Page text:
Harpactira Husbandry Notes (ft. H. baviana, H. cafreriana, H. hamiltoni, and H. pulchripes)
Gorgeous “baboon tarantulas” from South Africa, Harpactira species have become much more prevalent in the hobby as of late, with many vendors offering a variety of slings for sale. Recently, there have been more Harpactira species available than ever, their newfound popularity possibly spurred by the introduction of the gorgeous and highly-desirable Harpactira pulchripes or “Golden blue-legged baboon.”
These mid-sized Old Words sport a variety of pretty ambers, golds, bronzes, and even a bit of green. My first experience with this genus came with the aforementioned H. pulchripes. Back in 2015, I acquired a sling and a juvenile female, and I immediately fell in love with the species. Besides their strikingly good looks, I found this spider to be incredibly hardy with a fairly laid back temperament for a baboon species. Last year, I was fortunate enough to get several more Harpactira species from Tanya at Fear Not Tarantulas, and I have become a huge fan of the genus. Connoisseurs of heavy-webbing, visible, fast-growing, robust, pretty baboons will find a lot to love about this genus.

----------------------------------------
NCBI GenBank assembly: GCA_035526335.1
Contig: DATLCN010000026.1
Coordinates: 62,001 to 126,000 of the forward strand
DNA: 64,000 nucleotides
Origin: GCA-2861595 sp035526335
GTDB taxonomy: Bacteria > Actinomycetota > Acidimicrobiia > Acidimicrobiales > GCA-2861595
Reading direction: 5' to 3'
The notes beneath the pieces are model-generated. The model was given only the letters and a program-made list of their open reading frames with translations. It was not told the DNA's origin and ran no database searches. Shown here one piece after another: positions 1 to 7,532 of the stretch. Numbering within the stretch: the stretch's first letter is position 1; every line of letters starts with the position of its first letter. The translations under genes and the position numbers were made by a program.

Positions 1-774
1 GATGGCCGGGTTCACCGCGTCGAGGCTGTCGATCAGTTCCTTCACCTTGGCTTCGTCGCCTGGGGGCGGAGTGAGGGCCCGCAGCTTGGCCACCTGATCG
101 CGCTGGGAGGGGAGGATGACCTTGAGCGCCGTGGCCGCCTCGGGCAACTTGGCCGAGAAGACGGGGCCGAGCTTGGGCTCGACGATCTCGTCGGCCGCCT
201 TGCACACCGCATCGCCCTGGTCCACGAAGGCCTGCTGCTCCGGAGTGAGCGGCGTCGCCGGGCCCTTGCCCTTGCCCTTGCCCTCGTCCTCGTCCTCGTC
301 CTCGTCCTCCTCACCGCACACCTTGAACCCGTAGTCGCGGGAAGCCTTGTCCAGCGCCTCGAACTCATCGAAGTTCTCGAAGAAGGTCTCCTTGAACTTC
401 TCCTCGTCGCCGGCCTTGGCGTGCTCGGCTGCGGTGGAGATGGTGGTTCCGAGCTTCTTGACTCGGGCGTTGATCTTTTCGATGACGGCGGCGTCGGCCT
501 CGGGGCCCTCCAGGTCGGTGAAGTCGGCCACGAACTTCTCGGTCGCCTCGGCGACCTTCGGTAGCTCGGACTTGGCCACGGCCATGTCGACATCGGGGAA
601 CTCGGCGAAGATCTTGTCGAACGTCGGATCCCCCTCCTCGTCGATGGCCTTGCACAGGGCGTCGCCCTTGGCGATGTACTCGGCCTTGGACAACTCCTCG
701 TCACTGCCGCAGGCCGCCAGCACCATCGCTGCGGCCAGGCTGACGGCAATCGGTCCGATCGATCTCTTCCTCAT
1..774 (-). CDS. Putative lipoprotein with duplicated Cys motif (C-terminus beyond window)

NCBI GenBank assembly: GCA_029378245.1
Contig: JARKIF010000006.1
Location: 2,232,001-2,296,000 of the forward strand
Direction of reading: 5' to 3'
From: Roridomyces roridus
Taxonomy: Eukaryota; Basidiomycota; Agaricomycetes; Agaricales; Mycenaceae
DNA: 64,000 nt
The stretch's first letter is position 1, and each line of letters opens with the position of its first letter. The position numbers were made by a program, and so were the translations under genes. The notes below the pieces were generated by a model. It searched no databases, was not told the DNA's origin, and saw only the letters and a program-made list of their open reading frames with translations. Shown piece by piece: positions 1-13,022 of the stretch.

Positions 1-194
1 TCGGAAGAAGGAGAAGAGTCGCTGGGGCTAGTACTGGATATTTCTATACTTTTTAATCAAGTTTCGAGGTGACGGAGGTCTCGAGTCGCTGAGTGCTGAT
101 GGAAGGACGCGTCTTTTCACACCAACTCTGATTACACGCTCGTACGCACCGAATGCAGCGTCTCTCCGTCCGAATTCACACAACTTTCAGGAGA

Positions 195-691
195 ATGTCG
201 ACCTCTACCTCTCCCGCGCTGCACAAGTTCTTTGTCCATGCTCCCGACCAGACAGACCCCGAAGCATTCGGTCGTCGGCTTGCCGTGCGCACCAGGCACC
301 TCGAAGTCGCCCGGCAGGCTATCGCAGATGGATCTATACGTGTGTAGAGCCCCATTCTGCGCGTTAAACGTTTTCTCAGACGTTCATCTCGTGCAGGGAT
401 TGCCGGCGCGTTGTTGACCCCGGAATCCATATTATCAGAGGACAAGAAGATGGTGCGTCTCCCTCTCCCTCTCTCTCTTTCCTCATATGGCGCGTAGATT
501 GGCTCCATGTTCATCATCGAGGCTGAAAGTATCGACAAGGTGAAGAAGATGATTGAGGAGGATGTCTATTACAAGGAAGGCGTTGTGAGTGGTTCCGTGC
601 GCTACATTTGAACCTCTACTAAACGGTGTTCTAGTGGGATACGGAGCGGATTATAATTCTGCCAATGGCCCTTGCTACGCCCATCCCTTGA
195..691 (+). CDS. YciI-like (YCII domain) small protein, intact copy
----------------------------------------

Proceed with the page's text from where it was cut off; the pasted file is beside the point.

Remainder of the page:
Species from this genus start out rather petite, so folks may find that smaller dram vials or 4-oz deli cups will provide good sling enclosures for smaller specimens. For slightly larger specimens ( .75″ or larger), the tried-and-true 16-oz deli cups make great homes. I’ve used all three types with no issues, so a keeper can use his or her discretion when selecting its first home. My specimens are more webbers than burrowers in most instances (although they may still dig), so provide a bit of substrate and piece of cork bark for a hide. If possible, also include a fake leaf or two to serve as an anchor point for webbing. Mine all immediately took refuge beneath the cork bark, using this as the epicenter for their silk. This also gives them a place to retreat to if they are startled so that they don’t bolt out of their enclosures. One of the only tarantula escapes I’ve ever had was a Harpactira pulchripes sling that I got sloppy with during a rehousing. It was up my arm and around my back in a blink. Although I’ve found slings from this genus to be more calm overall than most baboons, they can still be skittish and are very fast. It would behoove hobbyists to keep this in mind when working with them. Continue reading